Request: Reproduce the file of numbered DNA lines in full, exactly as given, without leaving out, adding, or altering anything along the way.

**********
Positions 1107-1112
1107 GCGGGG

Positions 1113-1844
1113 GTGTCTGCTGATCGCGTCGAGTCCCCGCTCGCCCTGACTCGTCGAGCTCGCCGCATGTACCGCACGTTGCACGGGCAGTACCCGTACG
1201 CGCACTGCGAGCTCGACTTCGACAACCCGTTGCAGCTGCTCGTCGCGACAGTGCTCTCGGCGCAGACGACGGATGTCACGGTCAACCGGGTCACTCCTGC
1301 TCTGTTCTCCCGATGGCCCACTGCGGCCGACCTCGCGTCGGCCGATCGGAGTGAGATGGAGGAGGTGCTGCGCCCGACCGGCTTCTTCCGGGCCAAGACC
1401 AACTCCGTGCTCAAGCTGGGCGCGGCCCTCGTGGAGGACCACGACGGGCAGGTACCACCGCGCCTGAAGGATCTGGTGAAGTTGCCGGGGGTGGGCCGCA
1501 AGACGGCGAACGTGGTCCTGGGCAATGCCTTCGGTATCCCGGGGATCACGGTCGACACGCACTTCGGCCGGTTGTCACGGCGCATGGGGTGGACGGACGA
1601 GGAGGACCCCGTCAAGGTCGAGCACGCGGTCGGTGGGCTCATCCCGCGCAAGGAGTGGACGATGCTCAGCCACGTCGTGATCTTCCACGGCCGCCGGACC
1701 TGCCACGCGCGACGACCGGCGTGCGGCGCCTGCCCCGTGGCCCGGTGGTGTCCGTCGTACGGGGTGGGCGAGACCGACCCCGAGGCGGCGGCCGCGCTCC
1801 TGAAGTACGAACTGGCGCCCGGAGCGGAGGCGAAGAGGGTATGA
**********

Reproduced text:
Positions 1107-1112
1107 GCGGGG

Positions 1113-1844
1113 GTGTCTGCTGATCGCGTCGAGTCCCCGCTCGCCCTGACTCGTCGAGCTCGCCGCATGTACCGCACGTTGCACGGGCAGTACCCGTACG
1201 CGCACTGCGAGCTCGACTTCGACAACCCGTTGCAGCTGCTCGTCGCGACAGTGCTCTCGGCGCAGACGACGGATGTCACGGTCAACCGGGTCACTCCTGC
1301 TCTGTTCTCCCGATGGCCCACTGCGGCCGACCTCGCGTCGGCCGATCGGAGTGAGATGGAGGAGGTGCTGCGCCCGACCGGCTTCTTCCGGGCCAAGACC
1401 AACTCCGTGCTCAAGCTGGGCGCGGCCCTCGTGGAGGACCACGACGGGCAGGTACCACCGCGCCTGAAGGATCTGGTGAAGTTGCCGGGGGTGGGCCGCA
1501 AGACGGCGAACGTGGTCCTGGGCAATGCCTTCGGTATCCCGGGGATCACGGTCGACACGCACTTCGGCCGGTTGTCACGGCGCATGGGGTGGACGGACGA
1601 GGAGGACCCCGTCAAGGTCGAGCACGCGGTCGGTGGGCTCATCCCGCGCAAGGAGTGGACGATGCTCAGCCACGTCGTGATCTTCCACGGCCGCCGGACC
1701 TGCCACGCGCGACGACCGGCGTGCGGCGCCTGCCCCGTGGCCCGGTGGTGTCCGTCGTACGGGGTGGGCGAGACCGACCCCGAGGCGGCGGCCGCGCTCC
1801 TGAAGTACGAACTGGCGCCCGGAGCGGAGGCGAAGAGGGTATGA